Welcoming visitors, but they don’t leave…


Oh, I’m sure you could have heard the proverbial pin drop…

At the exhibition opening, amid endless glasses of chenin blanc, the guests were fortunate enough to witness a traditional kaurna smoking. Local elder Uncle Lewis O’Brien then welcomed artists, curators and guests in Kaurna Language to stop (the) gap, an international exhibition of indigenous media arts, before adding a brief footnote in English: “We have been welcoming visitors to our land for thousands of years. The problem is we’ve never told them to go home.” His comment met a general silence.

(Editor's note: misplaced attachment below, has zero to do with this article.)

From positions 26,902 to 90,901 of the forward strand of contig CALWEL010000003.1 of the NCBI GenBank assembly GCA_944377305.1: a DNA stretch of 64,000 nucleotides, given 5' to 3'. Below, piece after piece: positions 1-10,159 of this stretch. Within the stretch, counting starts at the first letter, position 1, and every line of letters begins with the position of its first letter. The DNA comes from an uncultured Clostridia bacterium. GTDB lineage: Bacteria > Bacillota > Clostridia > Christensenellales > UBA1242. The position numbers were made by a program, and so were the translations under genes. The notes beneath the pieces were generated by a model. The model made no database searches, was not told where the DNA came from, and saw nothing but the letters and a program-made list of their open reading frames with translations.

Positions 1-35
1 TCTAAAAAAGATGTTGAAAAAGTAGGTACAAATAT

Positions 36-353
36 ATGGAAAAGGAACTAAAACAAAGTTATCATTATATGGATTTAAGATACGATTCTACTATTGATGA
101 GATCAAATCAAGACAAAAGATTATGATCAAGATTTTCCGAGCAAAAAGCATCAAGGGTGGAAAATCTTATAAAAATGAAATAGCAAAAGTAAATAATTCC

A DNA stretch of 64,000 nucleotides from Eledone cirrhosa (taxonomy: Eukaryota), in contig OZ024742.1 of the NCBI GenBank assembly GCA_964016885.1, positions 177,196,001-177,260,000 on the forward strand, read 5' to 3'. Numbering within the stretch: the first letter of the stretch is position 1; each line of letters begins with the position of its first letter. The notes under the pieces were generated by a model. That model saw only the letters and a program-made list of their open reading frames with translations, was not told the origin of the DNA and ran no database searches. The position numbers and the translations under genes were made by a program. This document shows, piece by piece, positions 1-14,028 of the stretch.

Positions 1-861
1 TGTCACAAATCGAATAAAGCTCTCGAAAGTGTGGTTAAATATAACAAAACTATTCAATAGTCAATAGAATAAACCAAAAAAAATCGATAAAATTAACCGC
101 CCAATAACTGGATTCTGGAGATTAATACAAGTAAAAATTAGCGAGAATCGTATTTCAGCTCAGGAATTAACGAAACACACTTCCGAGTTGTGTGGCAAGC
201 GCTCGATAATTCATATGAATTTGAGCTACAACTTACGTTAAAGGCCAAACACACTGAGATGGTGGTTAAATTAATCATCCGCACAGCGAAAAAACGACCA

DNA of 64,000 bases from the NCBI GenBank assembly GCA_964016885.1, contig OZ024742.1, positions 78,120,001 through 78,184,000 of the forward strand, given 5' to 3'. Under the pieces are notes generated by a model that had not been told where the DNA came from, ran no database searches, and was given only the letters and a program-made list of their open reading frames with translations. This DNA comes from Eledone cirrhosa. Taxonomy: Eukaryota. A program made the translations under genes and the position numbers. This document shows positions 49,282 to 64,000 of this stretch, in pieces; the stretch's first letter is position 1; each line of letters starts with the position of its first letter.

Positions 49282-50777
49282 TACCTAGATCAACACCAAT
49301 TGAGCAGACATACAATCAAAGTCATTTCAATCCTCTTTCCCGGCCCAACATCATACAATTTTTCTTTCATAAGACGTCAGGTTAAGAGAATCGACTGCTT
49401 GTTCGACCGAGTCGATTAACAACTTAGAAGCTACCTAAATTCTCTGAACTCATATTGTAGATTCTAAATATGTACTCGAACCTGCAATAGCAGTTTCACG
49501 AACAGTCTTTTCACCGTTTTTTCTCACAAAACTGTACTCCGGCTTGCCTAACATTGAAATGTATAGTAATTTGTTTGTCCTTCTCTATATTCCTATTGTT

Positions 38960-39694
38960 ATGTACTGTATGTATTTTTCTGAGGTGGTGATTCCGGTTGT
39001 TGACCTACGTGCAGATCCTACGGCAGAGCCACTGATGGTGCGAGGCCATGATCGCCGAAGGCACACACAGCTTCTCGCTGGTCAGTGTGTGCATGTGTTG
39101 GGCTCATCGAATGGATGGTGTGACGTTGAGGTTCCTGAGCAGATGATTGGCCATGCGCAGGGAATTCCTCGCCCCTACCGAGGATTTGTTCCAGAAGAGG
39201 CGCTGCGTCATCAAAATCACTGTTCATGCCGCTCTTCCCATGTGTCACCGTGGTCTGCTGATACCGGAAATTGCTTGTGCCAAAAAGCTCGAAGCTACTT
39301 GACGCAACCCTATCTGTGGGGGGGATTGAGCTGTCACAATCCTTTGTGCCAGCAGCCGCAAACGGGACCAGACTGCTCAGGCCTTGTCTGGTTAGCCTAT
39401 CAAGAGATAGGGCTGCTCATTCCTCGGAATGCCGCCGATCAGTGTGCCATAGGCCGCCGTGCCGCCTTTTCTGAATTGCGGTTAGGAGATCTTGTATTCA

A similar frankness runs through curator Brenda L Croft’s introductory essay in the exhibition catalogue. In an aggressive and confessional style Croft outlined her infuriation at being Indigenous and intelligent in a place as heart-poundingly and mind-numbingly stupid as mainstream Australia, where even the most elementary reflection on colonisation and the marginalization of Indigenous Australians is consistently and willfully avoided. It was an angry and perhaps reckless decision to share such unrestrained thoughts. For daring to express her outrage in forthright political language, Croft was ruthlessly attacked by the Australian’s Christopher Allen, in a review less concerned with discussing the artworks on display than with celebrating the writer’s tiresomely cynical politicking.

Reel Time 102, page 23
Indigenous media art: complex visions
Tom Redwood



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